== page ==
Lisbon firefighting gear purchase finally approved

LISBON — Getting Center and Elkrun townships to join with the village in the routine purchase of six sets of firefighter turnout gear turned out to be more difficult than expected.

Village council approved the $15,000 purchase at Tuesday’s meeting, with Center Township trustees taking action on Thursday, giving them the necessary votes for it to go through. This was after Elkrun Township trustees rejected the purchase request.

The townships contract with Lisbon for fire department coverage, with most of the expenses split three ways. The fire department approached council in March seeking approval for the purchase, but council decided to wait for the trustees to act first.

When that did not occur, the matter continued to be brought up at council meetings for the past two months. At the last meeting on May 12, council was told the trustees were expected to approve the purchase at their next meeting. Elkrun Township then voted it down.

Meanwhile, the council safety committee met with Center Township trustees on May 21 and were assured they would give their approval.

Council approved the purchase at this week’s meeting without discussion. After the meeting, Mayor Peter Wilson declined comment, other than to say the townships wish to revisit the contract, and a meeting will be scheduled to begin those discussions.

Later in the meeting, Councilman Jerry Cox said Center Township trustees do want an inventory of what gear firefighters are receiving.

The fire contract was renewed for another two years in January, but not without some significant wording changes recommended by new village solicitor Alec Beech. He said the wording added to the prior contract giving the townships a vote in choosing the fire chief was illegal. The chief and firefighters are village employees and, as such, those decisions lie solely with council.

This was replaced with language giving the trustees authority to “participate” with the mayor in evaluating the chief and department officers and the right to attend fire department meetings.

The new contract also included some wording changes sought by the township clarifying ownership of fire department vehicles and cost-sharing responsibility.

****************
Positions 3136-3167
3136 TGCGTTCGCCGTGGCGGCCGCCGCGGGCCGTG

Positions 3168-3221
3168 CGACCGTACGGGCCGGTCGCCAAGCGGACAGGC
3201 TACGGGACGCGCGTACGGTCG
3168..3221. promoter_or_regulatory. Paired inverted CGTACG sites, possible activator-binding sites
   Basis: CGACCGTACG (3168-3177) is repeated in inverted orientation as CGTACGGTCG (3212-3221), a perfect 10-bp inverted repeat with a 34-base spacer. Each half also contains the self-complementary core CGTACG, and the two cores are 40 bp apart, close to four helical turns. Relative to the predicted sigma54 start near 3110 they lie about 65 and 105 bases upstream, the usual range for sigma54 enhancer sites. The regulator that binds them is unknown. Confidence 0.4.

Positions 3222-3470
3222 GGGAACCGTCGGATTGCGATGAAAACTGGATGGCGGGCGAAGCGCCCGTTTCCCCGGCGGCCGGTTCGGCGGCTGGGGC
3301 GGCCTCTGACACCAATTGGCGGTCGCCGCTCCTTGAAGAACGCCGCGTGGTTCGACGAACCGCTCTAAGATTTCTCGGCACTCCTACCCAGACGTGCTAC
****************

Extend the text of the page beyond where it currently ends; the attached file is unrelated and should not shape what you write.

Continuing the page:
In other action, Mayor Wilson presented a revised vacant building ordinance for council to consider. The ordinance enacted several years ago requires owners of vacant buildings in the downtown business district to make some effort to lease or sell them.

The ordinance, a watered down version of the one Wilson originally wanted when he was on council, requires the owner to register their vacant property with the village, but there is no enforcement mechanism.

“No one has done that that I know of,” he said, “and we have no way to enforce it.”

Working with zoning/housing inspector Zach Barkley, Wilson said they crafted a new ordinance that is easier to understand and to enforce. Property owners would be notified by the village they have a vacant property in violation of the ordinance and have 45 days to comply.

Failure to do so would result in the owner being required to pay a $500 annual monitoring fee, which would be waived once the owner comes into compliance. One of the ways is to post a sign in the window stating the vacant storefront is available for lease or the building is for sale, which is the same as now.

“There are so many buildings downtown that are vacant, and some are falling apart, and that is a detriment to the entire downtown” and scares off potential businesses, he said.

Council instructed Beech to review the ordinance and report back.



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